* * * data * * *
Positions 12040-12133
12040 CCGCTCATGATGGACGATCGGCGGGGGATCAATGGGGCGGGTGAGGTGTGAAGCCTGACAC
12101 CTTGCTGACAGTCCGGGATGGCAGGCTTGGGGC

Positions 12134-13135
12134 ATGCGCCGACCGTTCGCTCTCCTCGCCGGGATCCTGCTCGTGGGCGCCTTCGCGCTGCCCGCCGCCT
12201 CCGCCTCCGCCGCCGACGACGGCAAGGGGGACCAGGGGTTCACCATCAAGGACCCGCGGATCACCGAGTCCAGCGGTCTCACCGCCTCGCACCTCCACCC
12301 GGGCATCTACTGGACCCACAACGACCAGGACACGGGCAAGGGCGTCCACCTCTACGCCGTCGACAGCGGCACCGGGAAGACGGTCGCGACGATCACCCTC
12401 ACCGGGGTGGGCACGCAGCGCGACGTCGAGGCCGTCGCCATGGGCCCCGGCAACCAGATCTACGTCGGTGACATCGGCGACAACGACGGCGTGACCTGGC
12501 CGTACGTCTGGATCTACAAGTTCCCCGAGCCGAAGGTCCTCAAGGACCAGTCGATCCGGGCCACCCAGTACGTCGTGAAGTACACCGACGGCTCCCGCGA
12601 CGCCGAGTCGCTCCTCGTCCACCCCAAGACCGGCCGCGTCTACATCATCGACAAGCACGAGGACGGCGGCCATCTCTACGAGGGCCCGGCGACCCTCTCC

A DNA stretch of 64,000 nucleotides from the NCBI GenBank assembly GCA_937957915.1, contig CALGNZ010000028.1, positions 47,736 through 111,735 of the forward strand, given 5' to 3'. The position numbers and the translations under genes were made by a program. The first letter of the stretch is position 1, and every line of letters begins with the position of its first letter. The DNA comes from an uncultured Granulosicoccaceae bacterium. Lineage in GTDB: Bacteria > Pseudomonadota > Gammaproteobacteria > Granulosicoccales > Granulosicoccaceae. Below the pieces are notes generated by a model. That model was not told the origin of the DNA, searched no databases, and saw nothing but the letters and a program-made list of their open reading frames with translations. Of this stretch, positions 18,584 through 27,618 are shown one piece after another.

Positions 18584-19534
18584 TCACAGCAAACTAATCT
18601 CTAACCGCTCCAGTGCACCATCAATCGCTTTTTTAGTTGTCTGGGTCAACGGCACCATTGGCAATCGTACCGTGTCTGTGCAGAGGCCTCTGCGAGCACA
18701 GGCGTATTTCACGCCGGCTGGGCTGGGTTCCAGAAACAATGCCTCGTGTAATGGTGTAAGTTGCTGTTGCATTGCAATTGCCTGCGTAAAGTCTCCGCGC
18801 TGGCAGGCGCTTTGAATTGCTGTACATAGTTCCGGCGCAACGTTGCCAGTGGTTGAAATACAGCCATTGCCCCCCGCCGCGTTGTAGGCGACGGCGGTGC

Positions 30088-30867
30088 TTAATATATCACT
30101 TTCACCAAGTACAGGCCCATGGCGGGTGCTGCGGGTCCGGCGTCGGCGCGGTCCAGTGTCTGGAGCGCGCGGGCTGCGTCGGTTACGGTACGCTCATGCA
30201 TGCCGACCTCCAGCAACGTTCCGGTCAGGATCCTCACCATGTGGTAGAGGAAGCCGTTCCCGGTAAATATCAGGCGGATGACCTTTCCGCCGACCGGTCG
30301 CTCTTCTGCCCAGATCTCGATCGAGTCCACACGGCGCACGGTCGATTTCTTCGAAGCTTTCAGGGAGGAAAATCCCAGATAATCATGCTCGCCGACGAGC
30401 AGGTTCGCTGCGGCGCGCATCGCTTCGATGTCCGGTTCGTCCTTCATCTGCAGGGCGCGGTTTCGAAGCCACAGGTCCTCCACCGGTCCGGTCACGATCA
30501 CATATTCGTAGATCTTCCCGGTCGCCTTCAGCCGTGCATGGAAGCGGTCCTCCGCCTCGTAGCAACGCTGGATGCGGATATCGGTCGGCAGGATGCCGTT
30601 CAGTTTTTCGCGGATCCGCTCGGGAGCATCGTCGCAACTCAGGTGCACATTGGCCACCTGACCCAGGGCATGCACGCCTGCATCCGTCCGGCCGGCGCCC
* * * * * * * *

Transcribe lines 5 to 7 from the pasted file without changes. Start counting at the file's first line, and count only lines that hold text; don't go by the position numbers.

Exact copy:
12134 ATGCGCCGACCGTTCGCTCTCCTCGCCGGGATCCTGCTCGTGGGCGCCTTCGCGCTGCCCGCCGCCT
12201 CCGCCTCCGCCGCCGACGACGGCAAGGGGGACCAGGGGTTCACCATCAAGGACCCGCGGATCACCGAGTCCAGCGGTCTCACCGCCTCGCACCTCCACCC
12301 GGGCATCTACTGGACCCACAACGACCAGGACACGGGCAAGGGCGTCCACCTCTACGCCGTCGACAGCGGCACCGGGAAGACGGTCGCGACGATCACCCTC